1) Immediate pain: starts right after consumption of acidic food. It is caused by acidic substances from food irritating esophagus.
2) After meal pain: starts after heavy meal when there is too much food in the stomach and stomach acid refluxes back to the esophagus.
3) Alcohol/spicy or bitter food related delayed pain: starts several hours after alcohol/spicy food consumption. My guess is that alcohol causes some kind of delayed action when stomach starts actively producing acid several hours after consumption.
4) Chocolate/caffeine consumption heartburn pain. Starts when you consume some chocolate or caffeine late in the evening and lay down later. Heartburn happens because chocolate and caffeine relax the valve between stomach and esophagus and let acid get into esophagus.
Learn about chronic heartburn and chronic heartburn causes.
Sorry for the delay in writing – I was on short vacation. I hope you find my blog interesting and useful. Even though it is not very personalized I try to put as much useful information here as possible.
There were a couple of occasions recently when I was drinking beer or wine. Usually when I drink it over some certain amount I’m guaranteed to have night time heartburn. Usually my limit is 1 glass. Anything more than that = pain (usually minor but still pain).
So I tried to come up with some idea on how to reduce this pain even when you overindulge. I though that when you drink much you usually have alcohol staying in your system for some time. I read that alcohol usually stays from 1 hour to 10-12 hours. So the goal is to get rid of this alcohol as soon as possible. Doing this has two benefits. First it will reduce the night time heartburn (or hopefully it won’t show up at all). And second it will reduce the hangover.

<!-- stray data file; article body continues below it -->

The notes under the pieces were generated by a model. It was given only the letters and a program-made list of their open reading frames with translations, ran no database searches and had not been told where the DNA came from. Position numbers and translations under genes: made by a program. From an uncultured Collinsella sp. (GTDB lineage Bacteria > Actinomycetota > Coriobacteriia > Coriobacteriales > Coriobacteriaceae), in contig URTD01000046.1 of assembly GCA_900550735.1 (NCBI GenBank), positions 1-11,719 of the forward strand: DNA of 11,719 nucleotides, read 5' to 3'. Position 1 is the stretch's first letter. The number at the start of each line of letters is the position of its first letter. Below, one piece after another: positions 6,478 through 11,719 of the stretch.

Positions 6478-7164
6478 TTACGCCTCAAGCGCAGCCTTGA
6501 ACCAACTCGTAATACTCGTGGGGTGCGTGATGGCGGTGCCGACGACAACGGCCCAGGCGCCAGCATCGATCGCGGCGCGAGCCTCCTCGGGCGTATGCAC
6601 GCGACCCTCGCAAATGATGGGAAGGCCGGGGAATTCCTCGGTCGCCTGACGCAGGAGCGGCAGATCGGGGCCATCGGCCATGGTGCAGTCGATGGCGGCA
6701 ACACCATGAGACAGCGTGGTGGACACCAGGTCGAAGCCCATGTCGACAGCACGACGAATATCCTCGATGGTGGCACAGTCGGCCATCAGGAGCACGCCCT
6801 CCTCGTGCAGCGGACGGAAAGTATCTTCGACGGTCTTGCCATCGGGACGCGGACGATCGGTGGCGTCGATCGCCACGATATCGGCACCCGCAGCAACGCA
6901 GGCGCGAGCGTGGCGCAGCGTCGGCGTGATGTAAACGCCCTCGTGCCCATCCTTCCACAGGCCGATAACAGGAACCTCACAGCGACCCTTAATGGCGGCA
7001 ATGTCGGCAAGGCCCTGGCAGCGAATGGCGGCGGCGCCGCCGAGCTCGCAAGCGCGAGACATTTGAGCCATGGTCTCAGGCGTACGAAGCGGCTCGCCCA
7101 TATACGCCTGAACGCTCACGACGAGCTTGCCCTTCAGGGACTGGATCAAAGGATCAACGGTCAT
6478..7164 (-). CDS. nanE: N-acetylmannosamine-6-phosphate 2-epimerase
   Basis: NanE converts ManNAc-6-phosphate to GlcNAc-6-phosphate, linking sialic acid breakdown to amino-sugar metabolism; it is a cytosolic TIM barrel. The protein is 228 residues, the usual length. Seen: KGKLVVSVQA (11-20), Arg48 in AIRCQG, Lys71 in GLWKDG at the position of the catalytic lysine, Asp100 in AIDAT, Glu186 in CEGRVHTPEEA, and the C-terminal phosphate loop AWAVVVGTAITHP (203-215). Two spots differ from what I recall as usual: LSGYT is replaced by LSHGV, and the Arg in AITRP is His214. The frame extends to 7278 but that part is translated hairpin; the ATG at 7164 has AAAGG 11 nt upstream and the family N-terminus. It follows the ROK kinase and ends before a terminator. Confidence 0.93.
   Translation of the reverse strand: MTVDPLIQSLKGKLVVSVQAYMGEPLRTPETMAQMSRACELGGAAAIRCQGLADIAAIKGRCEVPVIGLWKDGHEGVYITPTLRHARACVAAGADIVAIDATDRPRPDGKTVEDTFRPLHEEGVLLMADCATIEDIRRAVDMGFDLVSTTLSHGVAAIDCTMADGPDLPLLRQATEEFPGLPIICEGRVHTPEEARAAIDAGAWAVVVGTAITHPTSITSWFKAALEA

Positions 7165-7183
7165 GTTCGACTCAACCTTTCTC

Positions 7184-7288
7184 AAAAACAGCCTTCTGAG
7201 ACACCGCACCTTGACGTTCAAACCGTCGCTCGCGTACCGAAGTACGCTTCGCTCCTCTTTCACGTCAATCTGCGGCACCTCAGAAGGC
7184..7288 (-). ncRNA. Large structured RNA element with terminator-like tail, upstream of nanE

So here are couple advices.
- Eat food while you drink. Food, especially high protein food such as meat, cheese and peanuts, will help slow the absorption of alcohol into your body.
- Drink water 1 hour before going to sleep (after being done with drinking). Alcohol pushes out water from the body. At the same time water pushes alcohol from the body too. This will also reduce morning dehydration and hangover (if you were drinking way too much)
- Incliner Sleep Wedge is an innovative sleep solution. It was scientifically designed just to help acid reflux sufferers. It relieves acid reflux by elevating your head, shoulders and upper body as doctors recommend. It helps you to sleep in a natural position for controlling heartburn, respiratory problems and digestion ailments. An alternative to sleep wedge pillow is Mattress Genie
- Over the course of living with heartburn and acid reflux I found only one herbal treatment which is very effective. It is Slippery Elm. I mostly use it in the form of the powder and make a tea out of it. Tea isn’t very tasty but it covers stomach and esophagus with gel like liquid which protects them from acid. Usually one cup of tea is good enough to have zero heartburn through the night and in the morning.
When it comes at night (hopefully it won’t) don’t suffer in the bed. Stand by and sip some water. This will dilute acid in your stomach and also help your stomach to clear up. Also wait for some time 10-20 minutes before going to sleep again. Water and acid will leave stomach sooner when you’re standing or sitting.
I hope these advises will help you to win a fight over the heartburn!
Constant heartburn usually requires more attention than occasional heartburn. Constant and frequent heartburn could be a symptom of more severe condition called GERD (gastroesophageal reflux disease).
Symptoms of constant heartburn:
- Pain or discomfort that starts in the middle of the chest and can then move up through the throat
- Chronic cough
- Burning in the throat – or hot, sour, acidic or salty-tasting fluid at the back of the throat.
- Difficulty swallowing.